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  • Indo-European Languages x
  • Primary Language: English x

Pre-Greek

Phonology, Morphology, Lexicon

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Robert Beekes

Before the arrival of the Indo-European Greeks in the area around the Aegean Sea, a non-Indo-European language was spoken there which was eventually replaced by Greek. Although no written texts exist in this Pre-Greek language, Robert Beekes shows that we can reconstruct elements of its phonology and morphology on the basis of the substantial amount of Pre-Greek vocabulary which was absorbed by Greek. In addition to the general characteristics of Pre-Greek, Beekes provides a complete overview of the evidence, comprising over 1100 Greek etyma which are certainly of Pre-Greek origin. The book thus opens a window on the first Pre-Indo-European language of prehistoric Europe to have left a trace in history.

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Edited by Guus Kroonen, Erika Langbroek, Arend Quak and Annelies Roeleveld

Amsterdamer Beiträge zur älteren Germanistik, Band 70 (2013)

Mit Einschluß / Special Issue Section: Sovereigns and Saints: Narrative Modes of Constructing Rulership and Sainthood in Latin and German (Rhyme) Chronicles of the High and the Late Middle Ages (Edited by Uta Goerlitz)

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Edited by Guus Kroonen, Erika Langbroek, Arend Quak and Annelies Roeleveld

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Robert Beekes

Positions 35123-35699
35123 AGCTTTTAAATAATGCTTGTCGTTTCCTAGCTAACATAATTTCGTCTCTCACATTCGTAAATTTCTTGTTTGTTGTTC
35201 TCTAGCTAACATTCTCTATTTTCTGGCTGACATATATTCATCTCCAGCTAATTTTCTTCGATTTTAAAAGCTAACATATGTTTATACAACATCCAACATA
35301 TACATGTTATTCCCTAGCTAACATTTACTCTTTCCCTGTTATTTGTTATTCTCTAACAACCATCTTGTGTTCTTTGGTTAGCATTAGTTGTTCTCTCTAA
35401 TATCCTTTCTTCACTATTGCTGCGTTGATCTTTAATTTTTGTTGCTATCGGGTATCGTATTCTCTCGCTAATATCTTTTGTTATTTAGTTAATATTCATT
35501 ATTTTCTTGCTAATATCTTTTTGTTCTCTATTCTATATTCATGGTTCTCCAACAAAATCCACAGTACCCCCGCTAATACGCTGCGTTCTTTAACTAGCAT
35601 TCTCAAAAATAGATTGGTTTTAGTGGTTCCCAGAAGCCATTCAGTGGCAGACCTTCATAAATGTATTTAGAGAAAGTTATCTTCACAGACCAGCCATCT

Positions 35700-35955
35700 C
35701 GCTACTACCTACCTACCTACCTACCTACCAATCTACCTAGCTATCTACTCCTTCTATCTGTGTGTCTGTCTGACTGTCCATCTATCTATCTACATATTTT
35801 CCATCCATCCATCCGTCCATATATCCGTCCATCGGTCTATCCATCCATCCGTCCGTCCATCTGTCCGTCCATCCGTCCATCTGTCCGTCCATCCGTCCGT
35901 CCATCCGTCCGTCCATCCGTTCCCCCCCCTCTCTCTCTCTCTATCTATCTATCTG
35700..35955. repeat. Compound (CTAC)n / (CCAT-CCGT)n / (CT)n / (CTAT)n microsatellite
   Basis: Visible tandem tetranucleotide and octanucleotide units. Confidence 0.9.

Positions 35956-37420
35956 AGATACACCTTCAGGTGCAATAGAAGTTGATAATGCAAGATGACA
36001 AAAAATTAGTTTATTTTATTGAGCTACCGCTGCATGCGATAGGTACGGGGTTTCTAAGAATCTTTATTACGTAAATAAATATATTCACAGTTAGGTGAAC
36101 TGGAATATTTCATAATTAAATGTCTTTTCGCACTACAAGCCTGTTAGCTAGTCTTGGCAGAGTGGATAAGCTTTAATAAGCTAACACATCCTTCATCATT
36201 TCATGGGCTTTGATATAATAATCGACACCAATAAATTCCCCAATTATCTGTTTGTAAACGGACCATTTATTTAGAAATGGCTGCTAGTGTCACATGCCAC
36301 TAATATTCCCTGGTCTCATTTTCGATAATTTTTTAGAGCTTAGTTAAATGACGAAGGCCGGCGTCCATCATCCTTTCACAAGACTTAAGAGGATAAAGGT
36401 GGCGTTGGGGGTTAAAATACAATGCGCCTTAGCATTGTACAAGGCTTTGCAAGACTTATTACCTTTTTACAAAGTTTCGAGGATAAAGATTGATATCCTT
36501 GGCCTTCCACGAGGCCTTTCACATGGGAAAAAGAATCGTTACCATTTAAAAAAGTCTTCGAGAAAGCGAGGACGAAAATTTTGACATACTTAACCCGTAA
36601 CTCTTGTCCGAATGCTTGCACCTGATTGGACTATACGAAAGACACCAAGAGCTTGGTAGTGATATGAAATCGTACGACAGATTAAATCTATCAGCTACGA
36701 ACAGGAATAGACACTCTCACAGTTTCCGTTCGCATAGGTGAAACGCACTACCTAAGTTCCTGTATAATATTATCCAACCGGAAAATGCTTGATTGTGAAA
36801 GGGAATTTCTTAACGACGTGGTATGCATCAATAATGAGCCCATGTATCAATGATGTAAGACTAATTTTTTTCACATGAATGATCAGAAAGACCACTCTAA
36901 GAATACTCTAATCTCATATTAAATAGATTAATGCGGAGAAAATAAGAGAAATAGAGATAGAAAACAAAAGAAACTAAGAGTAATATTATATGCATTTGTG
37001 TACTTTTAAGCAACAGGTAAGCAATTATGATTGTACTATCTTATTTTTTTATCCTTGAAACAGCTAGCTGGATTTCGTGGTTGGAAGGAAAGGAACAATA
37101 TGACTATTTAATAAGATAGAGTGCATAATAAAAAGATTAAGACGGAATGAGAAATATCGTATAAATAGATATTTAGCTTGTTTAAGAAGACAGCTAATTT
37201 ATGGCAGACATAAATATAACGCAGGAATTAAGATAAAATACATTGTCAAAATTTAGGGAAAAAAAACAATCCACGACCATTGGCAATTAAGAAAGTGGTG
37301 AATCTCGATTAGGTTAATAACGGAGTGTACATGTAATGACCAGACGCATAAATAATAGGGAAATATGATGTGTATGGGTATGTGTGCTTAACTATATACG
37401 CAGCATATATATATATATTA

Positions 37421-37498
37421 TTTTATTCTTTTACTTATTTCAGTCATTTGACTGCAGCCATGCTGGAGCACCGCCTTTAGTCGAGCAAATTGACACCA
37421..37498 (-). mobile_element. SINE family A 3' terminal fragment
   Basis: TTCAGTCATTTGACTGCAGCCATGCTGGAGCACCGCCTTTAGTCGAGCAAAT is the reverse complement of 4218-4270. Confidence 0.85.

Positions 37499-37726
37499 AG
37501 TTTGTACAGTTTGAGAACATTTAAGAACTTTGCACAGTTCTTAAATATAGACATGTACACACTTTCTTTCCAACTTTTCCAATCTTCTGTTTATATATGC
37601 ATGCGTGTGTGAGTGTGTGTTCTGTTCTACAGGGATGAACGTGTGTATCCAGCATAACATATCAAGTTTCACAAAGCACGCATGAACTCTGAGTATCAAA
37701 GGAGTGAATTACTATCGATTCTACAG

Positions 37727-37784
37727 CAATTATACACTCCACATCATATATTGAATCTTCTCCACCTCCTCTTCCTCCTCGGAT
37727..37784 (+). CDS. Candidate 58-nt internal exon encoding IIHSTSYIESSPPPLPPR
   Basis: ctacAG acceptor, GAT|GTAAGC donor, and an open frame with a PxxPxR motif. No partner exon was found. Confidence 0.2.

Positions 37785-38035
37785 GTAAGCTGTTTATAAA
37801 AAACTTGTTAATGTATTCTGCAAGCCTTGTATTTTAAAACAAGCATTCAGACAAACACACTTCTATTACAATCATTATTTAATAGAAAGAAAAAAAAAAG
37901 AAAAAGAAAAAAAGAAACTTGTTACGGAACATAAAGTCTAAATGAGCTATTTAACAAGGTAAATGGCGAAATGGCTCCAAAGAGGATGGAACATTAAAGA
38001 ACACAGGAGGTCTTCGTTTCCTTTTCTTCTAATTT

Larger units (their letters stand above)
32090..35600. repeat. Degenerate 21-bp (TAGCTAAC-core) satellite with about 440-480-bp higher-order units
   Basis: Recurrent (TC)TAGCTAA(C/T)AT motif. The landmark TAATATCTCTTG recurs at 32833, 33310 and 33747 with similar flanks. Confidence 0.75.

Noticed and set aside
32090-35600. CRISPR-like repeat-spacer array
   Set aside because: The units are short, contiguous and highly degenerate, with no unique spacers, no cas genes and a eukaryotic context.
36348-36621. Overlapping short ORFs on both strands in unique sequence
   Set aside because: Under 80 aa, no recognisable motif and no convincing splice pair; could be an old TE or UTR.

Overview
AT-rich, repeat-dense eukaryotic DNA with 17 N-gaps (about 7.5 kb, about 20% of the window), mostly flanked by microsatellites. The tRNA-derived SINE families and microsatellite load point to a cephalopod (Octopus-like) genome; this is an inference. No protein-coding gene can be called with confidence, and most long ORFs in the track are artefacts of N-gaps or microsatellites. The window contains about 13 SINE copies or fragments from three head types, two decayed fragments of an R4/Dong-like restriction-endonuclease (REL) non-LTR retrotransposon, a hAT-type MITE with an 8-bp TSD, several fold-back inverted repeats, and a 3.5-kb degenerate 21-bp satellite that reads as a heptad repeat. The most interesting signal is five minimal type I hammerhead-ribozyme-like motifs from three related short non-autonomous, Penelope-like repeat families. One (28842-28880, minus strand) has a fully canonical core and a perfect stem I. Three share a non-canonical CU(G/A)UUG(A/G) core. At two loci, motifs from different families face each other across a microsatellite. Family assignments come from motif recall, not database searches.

A must-have research tool that should be on every classicist’s desk.

The first comprehensive etymological dictionary of Greek in the English language

Greek is among the most intensely and widely studied languages known. Since the publication of the last etymological dictionary of Greek, both the reconstruction of Proto-Indo-European, and our knowledge of the Greek substrate have led to numerous, often surprising new insights into the history and formation of the Greek vocabulary.
This dictionary is a treasure trove covering 2000 years of Ancient Greek: from Mycenaean via Homer and the classical period to lexicographers, such as Hesychius (5th century A.D.).
It consists of 7500 entries with thoroughly revised etymologies. Each entry gives clear information about the origin of the Greek word and its first date of attestation. It further provides all etymologically relevant variants, dialectal forms, derivatives, compounds, and bibliographical references.
This dictionary is a truly indispensable tool for those in search of a deeper knowledge of the Greek vocabulary, its history and, therewith, a better understanding of the language.

Language in Scotland

Corpus-based Studies

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Edited by Wendy J. Anderson

The chapters in this volume take as their focus aspects of three of the languages of Scotland: Scots, Scottish English, and Scottish Gaelic. They present linguistic research which has been made possible by new and developing corpora of these languages: this encompasses work on lexis and lexicogrammar, semantics, pragmatics, orthography, and punctuation. Throughout the volume, the findings of analysis are accompanied by discussion of the methodologies adopted, including issues of corpus design and representativeness, search possibilities, and the complementarity and interoperability of linguistic resources. Together, the chapters present the forefront of the research which is currently being directed towards the linguistics of the languages of Scotland, and point to an exciting future for research driven by ever more refined corpora and related language resources.